# Global Positioning System GPS

W
Shared by:
Categories
Tags
-
Stats
views:
15
posted:
6/8/2012
language:
English
pages:
18
Document Sample

```							Global Positioning Systems
(GPS)
for Precision Farming

An Introduction
The plan
• Introduction to GPS
–   What is GPS
–   How GPS works
–   Differential Correction
–   Integration and application of GPS into PF
systems
Introduction to GPS
• What is GPS
– The Global Positioning System (GPS) is a
constellation of 24 satellites and their ground
stations
– GPS receivers use these satellites as reference
points to calculate positions and time
– Originally known as NAVigation System with
Timing And Ranging (NAVSTAR)
How GPS Works (Six Steps)
1.   Triangulation
2.   Distance
3.   Clocks
4.   Satellite Position
5.   Coordinate system
6.   Errors
Triangulation
• Number of Satellites
–   One distance = sphere
–   Two distances = circle
–   Three distances = two points
–   Four distances = one point
–   Three distances + earths surface = one point
• Locking
– 1,2 satellites - No lock, course time
– 3 Satellites - 2D positioning (Earth’s surface assumed)
– 4 Satellites - 3D positioning (Lat/Lon/Alt)
Triangulation - critical points
• Position is calculated from distance
measurements (ranges) to satellites.
• Mathematically we need four satellite ranges
to determine exact position.
• Three ranges are enough if we reject
ridiculous answers or use other tricks.
• Another range is required for calculation of
time.
Distance
• Distance = Speed x Time ?
– 180 miles = 60 miles per hour x 3 hours
• Speed of radio waves ?
– 186 kmps
• Time
– 0.06 second
• Distance = 186000 mps x 0.06 s
– D = 11,160 miles (11Hr 58 Min period)
• Accuracy (+/- 0.000,000,001 sec) = +/- 1 ns
Distance
• How does a receiver time the signal travel?
– Satellites send a pseudo-random code
• (each sends its own song of 1’s and 0’s)
– Receiver matches its calculated sequence with the
received signal by delaying more or less it’s signal
– The amount of delay = the transit time!
• How does the receiver separate the signals of
each of the satellites?
– Each satellite has it’s own sequence (song)
calculated through a formula
– Formula is conveyed in data from the satellites
Distance - critical points
– Distance to satellites is determined by measuring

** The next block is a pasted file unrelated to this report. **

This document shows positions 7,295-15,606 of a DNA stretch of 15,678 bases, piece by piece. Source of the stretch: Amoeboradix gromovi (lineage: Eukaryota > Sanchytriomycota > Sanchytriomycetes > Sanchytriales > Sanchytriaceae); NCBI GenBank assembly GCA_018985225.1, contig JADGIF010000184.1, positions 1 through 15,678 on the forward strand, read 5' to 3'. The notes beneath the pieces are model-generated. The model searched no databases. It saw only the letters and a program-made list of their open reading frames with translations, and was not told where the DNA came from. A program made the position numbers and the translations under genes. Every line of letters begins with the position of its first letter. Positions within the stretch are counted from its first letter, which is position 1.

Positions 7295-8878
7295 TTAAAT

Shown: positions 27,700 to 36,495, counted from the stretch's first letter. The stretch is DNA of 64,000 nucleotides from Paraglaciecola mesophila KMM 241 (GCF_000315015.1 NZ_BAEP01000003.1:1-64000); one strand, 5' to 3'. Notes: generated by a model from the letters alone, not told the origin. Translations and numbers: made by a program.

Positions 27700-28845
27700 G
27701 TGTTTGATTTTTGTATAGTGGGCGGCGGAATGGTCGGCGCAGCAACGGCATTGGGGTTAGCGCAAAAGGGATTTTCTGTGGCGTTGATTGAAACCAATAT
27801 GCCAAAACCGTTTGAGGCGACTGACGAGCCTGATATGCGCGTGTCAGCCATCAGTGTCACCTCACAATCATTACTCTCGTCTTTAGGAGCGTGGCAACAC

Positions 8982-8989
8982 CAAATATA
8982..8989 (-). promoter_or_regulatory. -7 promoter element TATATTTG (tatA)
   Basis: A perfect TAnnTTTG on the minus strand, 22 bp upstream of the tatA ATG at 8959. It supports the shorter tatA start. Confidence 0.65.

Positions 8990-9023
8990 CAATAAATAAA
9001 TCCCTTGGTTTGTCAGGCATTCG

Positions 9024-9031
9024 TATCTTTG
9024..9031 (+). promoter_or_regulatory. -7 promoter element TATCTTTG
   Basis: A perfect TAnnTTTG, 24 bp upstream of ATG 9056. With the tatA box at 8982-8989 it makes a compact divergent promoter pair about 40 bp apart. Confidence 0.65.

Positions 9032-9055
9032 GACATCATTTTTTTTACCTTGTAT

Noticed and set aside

signal travel time.
– Assume satellite and GPS receiver generate same
pseudo-random codes at the same time.
– By synchronizing the pseudo-random codes, the
delay in receiving the code can be found.
– Multiply delay time by the speed of light to get
distance
Synchronization
• Satellites timing is extremely accurate.
– precise atomic clocks on board.
• All satellite clocks are synchronized and they
send their codes at a known time
• Ground GPS unit synchronizes its clock with
the satellites
– Four satellites with same time = only one correct
solution for 1. time and 3. distances
• (4 Equations, 4 unknowns)
Synchronization - critical points
• Accurate timing allows distance to satellites to
be measured
• Satellites achieve accurate timing with on-
board atomic clocks.
• Receiver clocks can be accurate because an
extra satellite range measurement can
remove errors.
Where are the satellites?
(ephemeris)
• Satellites are launched into precise orbits
• GPS receivers use an almanac to calculate
accurate positions for the satellites
(ephemeris)
• Almanac is sent from satellites
• US Airforce measures error in ephemeris
(satellite position and speed) when they fly
over C. Springs
• Corrected ephemeris info is sent up to the
satellite
ephemeris - critical points
• Satellite position (ephemeris) must be known
as a reference for range measurements.
• GPS satellite orbits are very predictable.
• Minor variations in their orbits are measured
by the Department of Defense.
• The ephemeris error information is sent to the
satellites, to be transmitted along with the
timing signals.
Coordinate Systems
• ECEF Coordinates
– Latitude/Longitude/Altitude
• Degrees Minutes Seconds (Ag Hall, OSU USA)
– Latitude 360 07’ 29” N
– Longitude 970 04’ 21” W
– Latitude = degrees from equator N or S
– Longitude = degrees from Greenwitch E or W
– Altitude = Meters above reference geoid
• GPS uses WGS84 Ellipsoid (ECEF)
• See: Peter Dana’s Web site
Coordinate Systems
• UTM
–   Cartesian positioning in meters
–   Abbreviation for “Universal Transverse Mercator”
–   Divided into cartesian zones
–   60 wide, 840 North to 800 south
• Reference
– Specifies a starting point for measurement
– Important to account for error between survey
reference and actual lat/lon
Computation of distance along
Longitude

S =R
Lon

R=6,433,000m
   S      Lon

R

31.2 m/s

South
Computation of distance along
Latitude

SLat=R40
R40          

R40=R cos 
25.6 m/s

South
Error Budget
Typical Error in Meters (per satellite)
Standard GPS Differential GPS
Satellite Clocks        1.5                 0
Orbit Errors            2.5                 0
Ionosphere               5                 0.4
Troposphere             0.5                0.2
Multipath               0.6                0.6
SA                      30                  0

Typical Position Accuracy
Horizontal               50                1.3
Vertical                 78                 2
3-D                      93                2.8

```
Related docs
Other docs by tHFDywCb
BIOLOGY 1ST SEMESTER EXAM REVIEW